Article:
Thank a Vet on Veterans Day

Veterans Day makes me think about my friend John. He’s a Vietnam    veteran who spent 14 months in Saigon working on an air base. I met John at a Community Resource Exchange at Quest field in Seattle some years back. The community resource exchange is where dozens of nonprofits band together to connect homeless people with essential hygiene items and services, like haircuts, warm clothing, housing help, resumes mammograms, etc.

I helped John find some shoes, socks, and a wool cap. He didn’t really have any place to go so we hung out for a while over a cup of coffee and he told me his story. John can be a little intimidating if you don’t know him. He is about 6’ 2” with long flowing gray hair and a scraggly black beard. He chain smokes, when he has cigarettes, and he’s an alcoholic who was drunk most of the times I saw him. He has a loud scraggly voice and a distinctively sinister kind of laugh.

John lived under an overpass on I5. He wasn’t welcome in any of the mainstream shelters because they don’t allow drinkers and smokers and he wasn’t about to give up smoking or drinking for a hot shower and a cot. John is unemployable because he can’t control his anger. He lost his temper twice at work and beat up his employers. He’s had other run-ins with managers and coworkers so he’s used up all of his second chances.

John told me where he lived and the corner where he panhandled. So, I would swing by his corner to say hi if I had time whenever I was in the area. One Veterans Day I made a special trip down to Seattle to see John and thank him for his service. I didn’t see him on his corner so I went to where he camped to see if he was taking the day off. When I finally found John, he was in rough shape. A couple of other homeless men had rolled him a couple of days before. They roughed him up pretty good and took off with most of his possessions. Knowing John, he probably started the fight and had been too drunk to finish it.

It was a cold, wet November that year and they had taken his coat and shoes so he was conspicuously shivering, almost to the point of shaking. His face had blood caked down one side and one of his eyes was swollen shut. His hair was so matted it was hard to see the huge wound on the back of his head. As he told me the story of what happened he started crying a little and had to stop and compose himself a couple of times before he finished.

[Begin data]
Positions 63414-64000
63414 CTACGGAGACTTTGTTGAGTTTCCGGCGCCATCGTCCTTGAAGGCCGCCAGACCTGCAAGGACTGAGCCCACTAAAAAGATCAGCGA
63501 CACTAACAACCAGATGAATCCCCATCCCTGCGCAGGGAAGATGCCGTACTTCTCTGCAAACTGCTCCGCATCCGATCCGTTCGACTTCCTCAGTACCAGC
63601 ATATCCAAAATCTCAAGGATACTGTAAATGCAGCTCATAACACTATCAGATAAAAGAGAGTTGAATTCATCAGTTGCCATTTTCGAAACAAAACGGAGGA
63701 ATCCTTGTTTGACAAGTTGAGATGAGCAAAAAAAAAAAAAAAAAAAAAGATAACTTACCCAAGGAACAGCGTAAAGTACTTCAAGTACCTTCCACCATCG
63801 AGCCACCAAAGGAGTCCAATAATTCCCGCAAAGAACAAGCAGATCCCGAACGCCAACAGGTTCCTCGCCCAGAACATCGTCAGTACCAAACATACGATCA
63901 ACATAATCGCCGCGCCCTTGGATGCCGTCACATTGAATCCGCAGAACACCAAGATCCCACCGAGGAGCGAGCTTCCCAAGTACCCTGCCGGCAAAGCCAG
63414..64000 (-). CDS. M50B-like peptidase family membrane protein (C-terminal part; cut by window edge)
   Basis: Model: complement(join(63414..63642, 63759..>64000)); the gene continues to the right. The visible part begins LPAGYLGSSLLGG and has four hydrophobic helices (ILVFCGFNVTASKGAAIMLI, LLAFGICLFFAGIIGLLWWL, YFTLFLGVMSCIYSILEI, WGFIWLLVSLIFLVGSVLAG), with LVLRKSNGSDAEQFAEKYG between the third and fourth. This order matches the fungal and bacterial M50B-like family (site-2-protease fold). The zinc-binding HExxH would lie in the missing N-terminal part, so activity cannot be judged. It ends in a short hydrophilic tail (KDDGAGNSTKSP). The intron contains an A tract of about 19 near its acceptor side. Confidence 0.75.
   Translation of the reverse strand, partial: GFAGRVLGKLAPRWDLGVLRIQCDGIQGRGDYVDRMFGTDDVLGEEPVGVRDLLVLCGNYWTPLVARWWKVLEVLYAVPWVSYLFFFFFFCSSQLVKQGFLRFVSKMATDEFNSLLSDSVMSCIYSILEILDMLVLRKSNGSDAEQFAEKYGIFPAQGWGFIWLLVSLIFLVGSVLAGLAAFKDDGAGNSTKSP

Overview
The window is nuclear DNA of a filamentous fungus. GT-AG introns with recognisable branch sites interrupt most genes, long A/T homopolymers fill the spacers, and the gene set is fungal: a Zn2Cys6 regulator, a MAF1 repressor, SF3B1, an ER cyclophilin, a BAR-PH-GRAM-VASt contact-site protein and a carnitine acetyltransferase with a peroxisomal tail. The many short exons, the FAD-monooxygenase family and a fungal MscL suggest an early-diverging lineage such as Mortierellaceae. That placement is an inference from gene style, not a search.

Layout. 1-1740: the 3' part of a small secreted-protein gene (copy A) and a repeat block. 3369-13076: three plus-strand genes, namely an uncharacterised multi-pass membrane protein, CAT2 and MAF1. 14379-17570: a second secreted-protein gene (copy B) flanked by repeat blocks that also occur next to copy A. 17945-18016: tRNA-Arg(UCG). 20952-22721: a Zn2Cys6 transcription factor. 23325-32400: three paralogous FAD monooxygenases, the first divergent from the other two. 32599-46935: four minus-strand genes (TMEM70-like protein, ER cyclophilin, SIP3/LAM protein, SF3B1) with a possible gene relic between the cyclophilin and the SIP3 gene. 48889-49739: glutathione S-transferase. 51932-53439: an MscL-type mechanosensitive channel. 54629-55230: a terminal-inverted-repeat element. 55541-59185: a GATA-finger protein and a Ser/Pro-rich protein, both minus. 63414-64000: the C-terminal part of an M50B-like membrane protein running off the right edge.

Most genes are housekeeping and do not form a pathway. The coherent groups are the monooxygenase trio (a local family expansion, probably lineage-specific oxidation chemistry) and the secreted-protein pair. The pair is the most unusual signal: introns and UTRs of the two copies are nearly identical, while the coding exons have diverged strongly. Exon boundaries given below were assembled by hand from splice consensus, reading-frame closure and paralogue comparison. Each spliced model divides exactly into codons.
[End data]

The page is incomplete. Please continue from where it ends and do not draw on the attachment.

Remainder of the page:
I helped him back to my truck and convinced him to go to the emergency room to get patched up. I called up some friends of mine at the United Way and they provided John with some used boots and a coat, along with a brand-new sleeping bag. When we finished up at the hospital I tried to get him to go to one of the shelters but he asked me to take him back to his camp. So, I dropped him off, gave him the money I had in my wallet, and wished him good luck.

That Veterans Day was the last time I saw John. I went down to his corner several times and ventured up to his camp a couple of times but he wasn’t to be found. I asked a couple of homeless campers that lived near John and they said he might have moved to Portland. John told them he had family down there.

Anyway, kind of a long story, I guess I should get to the point. There are a lot of scammers out there trying to prey on your emotions for a buck. But there are a lot of homeless veterans out there as well. I feel terrible for people who are homeless through no fault of their own; children, teens, victims of domestic abuse, etc. I think we all do. After meeting John, I also found compassion for people who have no options for getting back into society’s mainstream, regardless of who is to blame.

A great way to honor veterans is to pull one up from the depths of despair. Please volunteer or give to shelters in your area that take in homeless veterans and will provide them with a shower, a hot meal, and a dry place to sleep.

On this Veterans Day, I’d like to thank all my fellow Veterans for serving. – Tom

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